Archive for the Society Clubs or Social Groups Category

Talk It Out: Conversation As Art

Posted in Interviews, POB Audio, Psychology, Society Clubs or Social Groups, Uncategorized with tags , , , , , , on July 23, 2019 by Drogo

Join us as we search for meaningful conversation, that may or may not be pleasant or comfortable. Will we know what we are talking about the whole time? Find out! [SHOW LINK]

in a busy world of working for less and less pay, at jobs that would rather replace you than let you take time off, communication has largely been reduced to texting loved ones and ignoring customers who are forced to deal with machines. is there a natural need to have meaningful conversation, or should those of us who prefer to spend a certain amount of time talking all be therapists or long-distance sex workers??

use caution when listening – we are not trained conversational professionals. any opinions we have are to be considered hear-say or entertainment for legal purposes. We are also not paid to compete against commercial level production, so just sit back and relax, or move on to something else, because it is not worth getting upset about. i agree with experts on somethings about talking, but not everything they say is true for everyone, they give general guides for awareness. Speak the way that is best for you, and silence is ok too sometimes, when communication fails.

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Conversation as Science – According to experts

Communication Construction and Deconstruction

Signs & Symbols, Language Families & Standard Rules

When we talk about language rule standards: grammar, spelling, syntax, punctuation, Dictionary definitions, Semiology (signs and symbols), and Semantics (semiotic meanings), etc. that could be a transition into word order and how we read the way we prefer to talk, leading into artistic self expression and times we want to mimic others, which leads into artistic styles and interpretation of communication, and self expression, specifically conversation as art.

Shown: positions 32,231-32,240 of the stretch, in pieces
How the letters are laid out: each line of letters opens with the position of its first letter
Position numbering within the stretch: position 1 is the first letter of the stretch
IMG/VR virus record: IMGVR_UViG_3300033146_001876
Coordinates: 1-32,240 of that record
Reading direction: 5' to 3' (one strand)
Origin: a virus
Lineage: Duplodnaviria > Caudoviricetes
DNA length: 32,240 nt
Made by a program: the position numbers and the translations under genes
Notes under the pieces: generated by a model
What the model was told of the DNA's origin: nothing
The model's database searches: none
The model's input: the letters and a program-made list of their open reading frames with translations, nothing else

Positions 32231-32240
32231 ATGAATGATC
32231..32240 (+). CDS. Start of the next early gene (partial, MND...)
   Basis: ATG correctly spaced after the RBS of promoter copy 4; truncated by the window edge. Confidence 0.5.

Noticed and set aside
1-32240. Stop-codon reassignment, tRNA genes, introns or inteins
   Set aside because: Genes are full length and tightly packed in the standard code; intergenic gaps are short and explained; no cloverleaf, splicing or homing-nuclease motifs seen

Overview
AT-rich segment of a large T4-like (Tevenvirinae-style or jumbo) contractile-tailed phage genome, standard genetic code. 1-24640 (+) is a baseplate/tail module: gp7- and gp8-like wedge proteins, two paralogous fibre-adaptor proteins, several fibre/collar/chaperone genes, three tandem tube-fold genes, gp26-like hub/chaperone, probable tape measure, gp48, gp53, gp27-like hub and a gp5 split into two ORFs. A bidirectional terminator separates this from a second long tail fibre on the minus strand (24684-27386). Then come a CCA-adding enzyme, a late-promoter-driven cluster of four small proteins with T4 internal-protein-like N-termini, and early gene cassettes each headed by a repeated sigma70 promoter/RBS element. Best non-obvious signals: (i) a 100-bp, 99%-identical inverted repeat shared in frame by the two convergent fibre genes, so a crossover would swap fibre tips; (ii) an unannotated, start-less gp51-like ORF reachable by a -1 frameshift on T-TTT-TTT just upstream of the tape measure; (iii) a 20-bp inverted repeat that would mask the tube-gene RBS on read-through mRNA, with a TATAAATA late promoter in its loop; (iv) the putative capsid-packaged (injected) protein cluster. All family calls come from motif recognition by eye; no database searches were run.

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Julien Treasure – HAIL: Honest, true; Authentic, real; Integrity, responsible; Love, wishing well.

Sugar or honey with honesty is nice. Don’t: gossip, judge, complain, blame, lie, exaggerate, or have flaws (unless joking or there are real problems).

 

Celeste Headlee – weather and health are not enough. How to talk and have meaningful conversation even with people we disagree with deeply.

  1. Focus on talk, until out of it, be present.
  2. Be open to learning, or at least respectful in responses.
  3. Open ended questions?
  4. Let most things go.
  5. It is ok to say you dont know everything.
  6. Some personalities like to have comparative sympathy, while others think it is too competitive to compare experience values. (i edited)
  7. Dont brag (too much) and Dont repeat (too much)
  8. Details dont (always) matter.
  9. Try to balance (if possible) time talking vs listening (for equality).
  10. Be brief, but interested. (people are busy, but sometimes want more time with someone that can help them, in a time of need)

 

Ted talks – General guide options, not true for all.

 

Brene’ Brown – power of vulnerability, empathy

 

Marc Pachter – interview as art, meaning in life. Energy is more important than intellect. Story worth sharing. Modesty wastes time, you have to think it is worth some value to tell your story. Competing for attention can lead to arguing, not discussing, unless it is fun for everyone. Wrestle for the key to unlock story.

 

Sherry Turkle – connected but alone? Conversation has depth (emotion, language, sound) of communication that no amount of texting connection can adapt to.

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Communication Deconstruction

Signs & Symbols, Language Families & Standard Rules

When we talk about language rule standards: grammar, spelling, syntax, punctuation, Dictionary definitions, Semiology (signs and symbols), and Semantics (semiotic meanings), etc. this is the science of communication. The word order and how we ‘read the way we prefer to talk’, based on cultural factors are how we interpret what laws should be.